What it’s Like Working for a Mental Health Charity

3 minute read

I’m very proud to work for Hertfordshire Mind Network as their Senior Marketing & Wellbeing Access Officer. My role involves updating our website and social media channels, as well as creating digital and printed materials, such as posters, leaflets and adverts. I also organise and attend community events, presentations, webinars, digital events and conferences—actively promoting the charity and our partners/funders where necessary.

I started here in September 2021, but my first charity job was for Groundwork East back in 2018, where I began as a volunteer marketing assistant. This progressed into a paid role and gave me the invaluable experience I needed to get my next position, marketing assistant for National Animal Welfare Trust in 2019.

I spent two years at this wonderful animal charity, but I’d always wanted to work in mental health. Having suffered from psychosis in 2016, I realised during my recovery that I wanted to help other people overcome mental illness.
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Lived experience

This brings me on to lived experience, which in my opinion is one of the best things about working for a mental health charity. It’s so valued internally and shapes everything that we do. On every single one of our job application packs, one of the desirable parts of the person specification is lived experience.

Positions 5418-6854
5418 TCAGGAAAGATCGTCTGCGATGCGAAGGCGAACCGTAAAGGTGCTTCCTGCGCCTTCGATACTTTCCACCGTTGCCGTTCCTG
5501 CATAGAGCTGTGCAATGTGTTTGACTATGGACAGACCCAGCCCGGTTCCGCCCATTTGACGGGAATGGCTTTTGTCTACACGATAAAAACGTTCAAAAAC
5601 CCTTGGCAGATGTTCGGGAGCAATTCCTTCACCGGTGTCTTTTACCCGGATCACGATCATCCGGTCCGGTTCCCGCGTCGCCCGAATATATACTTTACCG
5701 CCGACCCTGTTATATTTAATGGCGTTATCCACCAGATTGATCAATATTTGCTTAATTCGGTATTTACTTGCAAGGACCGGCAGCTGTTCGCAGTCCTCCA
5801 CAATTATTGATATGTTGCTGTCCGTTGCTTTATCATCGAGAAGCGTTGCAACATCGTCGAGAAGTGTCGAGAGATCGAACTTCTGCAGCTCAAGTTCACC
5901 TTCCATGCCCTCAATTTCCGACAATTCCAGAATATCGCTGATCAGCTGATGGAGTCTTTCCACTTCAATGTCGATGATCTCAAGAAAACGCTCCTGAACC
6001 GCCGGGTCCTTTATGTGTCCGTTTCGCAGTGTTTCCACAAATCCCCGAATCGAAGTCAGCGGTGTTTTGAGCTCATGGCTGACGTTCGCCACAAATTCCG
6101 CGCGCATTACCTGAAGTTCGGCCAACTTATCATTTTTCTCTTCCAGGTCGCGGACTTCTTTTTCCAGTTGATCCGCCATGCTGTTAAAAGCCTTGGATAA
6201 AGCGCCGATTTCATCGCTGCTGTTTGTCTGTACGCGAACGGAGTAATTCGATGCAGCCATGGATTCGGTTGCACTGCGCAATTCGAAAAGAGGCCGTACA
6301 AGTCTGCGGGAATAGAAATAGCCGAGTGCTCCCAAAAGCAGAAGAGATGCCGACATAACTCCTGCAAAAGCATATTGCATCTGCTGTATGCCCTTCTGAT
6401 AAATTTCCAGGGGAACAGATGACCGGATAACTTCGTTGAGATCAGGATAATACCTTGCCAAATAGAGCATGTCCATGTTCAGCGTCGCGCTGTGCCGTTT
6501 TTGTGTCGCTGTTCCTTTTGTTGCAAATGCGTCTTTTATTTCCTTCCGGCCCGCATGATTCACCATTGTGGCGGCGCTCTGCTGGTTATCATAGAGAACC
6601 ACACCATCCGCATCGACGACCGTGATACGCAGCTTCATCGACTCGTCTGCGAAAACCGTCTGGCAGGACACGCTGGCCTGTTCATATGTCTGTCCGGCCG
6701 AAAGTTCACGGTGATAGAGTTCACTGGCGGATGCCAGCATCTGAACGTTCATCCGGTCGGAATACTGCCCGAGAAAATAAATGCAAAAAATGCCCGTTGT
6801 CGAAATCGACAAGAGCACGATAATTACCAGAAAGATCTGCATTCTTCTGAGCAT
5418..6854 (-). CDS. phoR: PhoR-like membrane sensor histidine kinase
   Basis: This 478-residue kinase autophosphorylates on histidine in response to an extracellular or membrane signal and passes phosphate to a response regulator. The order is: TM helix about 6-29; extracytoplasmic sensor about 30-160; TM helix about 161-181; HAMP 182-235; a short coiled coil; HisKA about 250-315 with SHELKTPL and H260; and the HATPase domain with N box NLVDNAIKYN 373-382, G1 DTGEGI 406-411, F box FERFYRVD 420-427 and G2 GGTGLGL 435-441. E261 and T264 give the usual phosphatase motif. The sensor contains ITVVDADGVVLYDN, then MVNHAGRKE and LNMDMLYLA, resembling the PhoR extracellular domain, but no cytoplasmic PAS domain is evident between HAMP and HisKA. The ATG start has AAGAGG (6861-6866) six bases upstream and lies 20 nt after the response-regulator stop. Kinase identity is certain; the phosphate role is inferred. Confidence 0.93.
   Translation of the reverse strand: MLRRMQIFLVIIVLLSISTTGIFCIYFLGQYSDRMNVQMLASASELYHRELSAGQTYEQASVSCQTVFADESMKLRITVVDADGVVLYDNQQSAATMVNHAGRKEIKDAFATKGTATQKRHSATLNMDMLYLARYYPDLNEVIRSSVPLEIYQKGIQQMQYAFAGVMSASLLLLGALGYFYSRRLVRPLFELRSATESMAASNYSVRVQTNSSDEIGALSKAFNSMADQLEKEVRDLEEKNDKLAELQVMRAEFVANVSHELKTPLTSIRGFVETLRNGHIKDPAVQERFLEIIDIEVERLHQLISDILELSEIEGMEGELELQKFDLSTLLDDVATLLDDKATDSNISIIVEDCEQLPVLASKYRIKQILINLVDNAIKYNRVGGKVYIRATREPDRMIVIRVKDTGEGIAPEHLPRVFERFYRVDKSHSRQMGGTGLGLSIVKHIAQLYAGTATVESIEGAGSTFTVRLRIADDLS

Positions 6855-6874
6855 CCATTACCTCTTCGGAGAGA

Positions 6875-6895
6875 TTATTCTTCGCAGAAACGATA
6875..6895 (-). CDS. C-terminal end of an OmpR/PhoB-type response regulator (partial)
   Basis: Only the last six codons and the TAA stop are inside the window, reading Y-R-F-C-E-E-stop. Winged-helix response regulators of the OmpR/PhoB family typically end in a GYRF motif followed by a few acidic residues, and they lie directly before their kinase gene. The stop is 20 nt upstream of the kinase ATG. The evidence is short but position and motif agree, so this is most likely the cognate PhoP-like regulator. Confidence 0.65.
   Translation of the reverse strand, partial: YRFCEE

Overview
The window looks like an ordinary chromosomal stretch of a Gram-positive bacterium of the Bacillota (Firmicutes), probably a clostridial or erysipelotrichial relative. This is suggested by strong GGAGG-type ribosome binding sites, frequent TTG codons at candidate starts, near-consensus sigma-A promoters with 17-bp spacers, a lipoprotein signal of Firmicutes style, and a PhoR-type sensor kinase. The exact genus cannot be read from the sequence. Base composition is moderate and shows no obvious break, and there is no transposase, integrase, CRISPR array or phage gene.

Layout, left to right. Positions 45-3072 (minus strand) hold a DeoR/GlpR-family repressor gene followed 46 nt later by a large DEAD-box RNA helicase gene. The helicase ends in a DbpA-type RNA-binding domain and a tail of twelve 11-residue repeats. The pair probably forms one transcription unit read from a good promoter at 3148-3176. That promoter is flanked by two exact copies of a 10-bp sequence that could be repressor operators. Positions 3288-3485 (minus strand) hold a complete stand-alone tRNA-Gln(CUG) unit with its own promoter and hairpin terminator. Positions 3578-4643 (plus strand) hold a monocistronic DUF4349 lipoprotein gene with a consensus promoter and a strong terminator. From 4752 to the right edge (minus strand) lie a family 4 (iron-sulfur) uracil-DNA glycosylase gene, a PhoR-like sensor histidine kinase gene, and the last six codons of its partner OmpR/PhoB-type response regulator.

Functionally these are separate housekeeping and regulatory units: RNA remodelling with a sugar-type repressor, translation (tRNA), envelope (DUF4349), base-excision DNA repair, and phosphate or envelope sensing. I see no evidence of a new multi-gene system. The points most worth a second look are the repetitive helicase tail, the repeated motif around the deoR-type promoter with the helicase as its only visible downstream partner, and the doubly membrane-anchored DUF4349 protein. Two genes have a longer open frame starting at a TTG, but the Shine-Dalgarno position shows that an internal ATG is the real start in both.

I personally have a condition called schizoaffective disorder, which I manage daily through anti-psychotic medication. I’m lucky that my support network includes my line manager, who’s checked with me several times to see they need to make any adjustments for my role. This simple gesture gives me enormous comfort and peace of mind. It also makes me feel confident that if I did ever struggle and needed support, my employer would be very empathetic and understanding.

This year I’ve been invited to help write and present our upcoming ‘psychosis and schizophrenia’ training course and I’m really looking forward to this.

James Lindsay doing a presentation for Mind Hertfordshire Network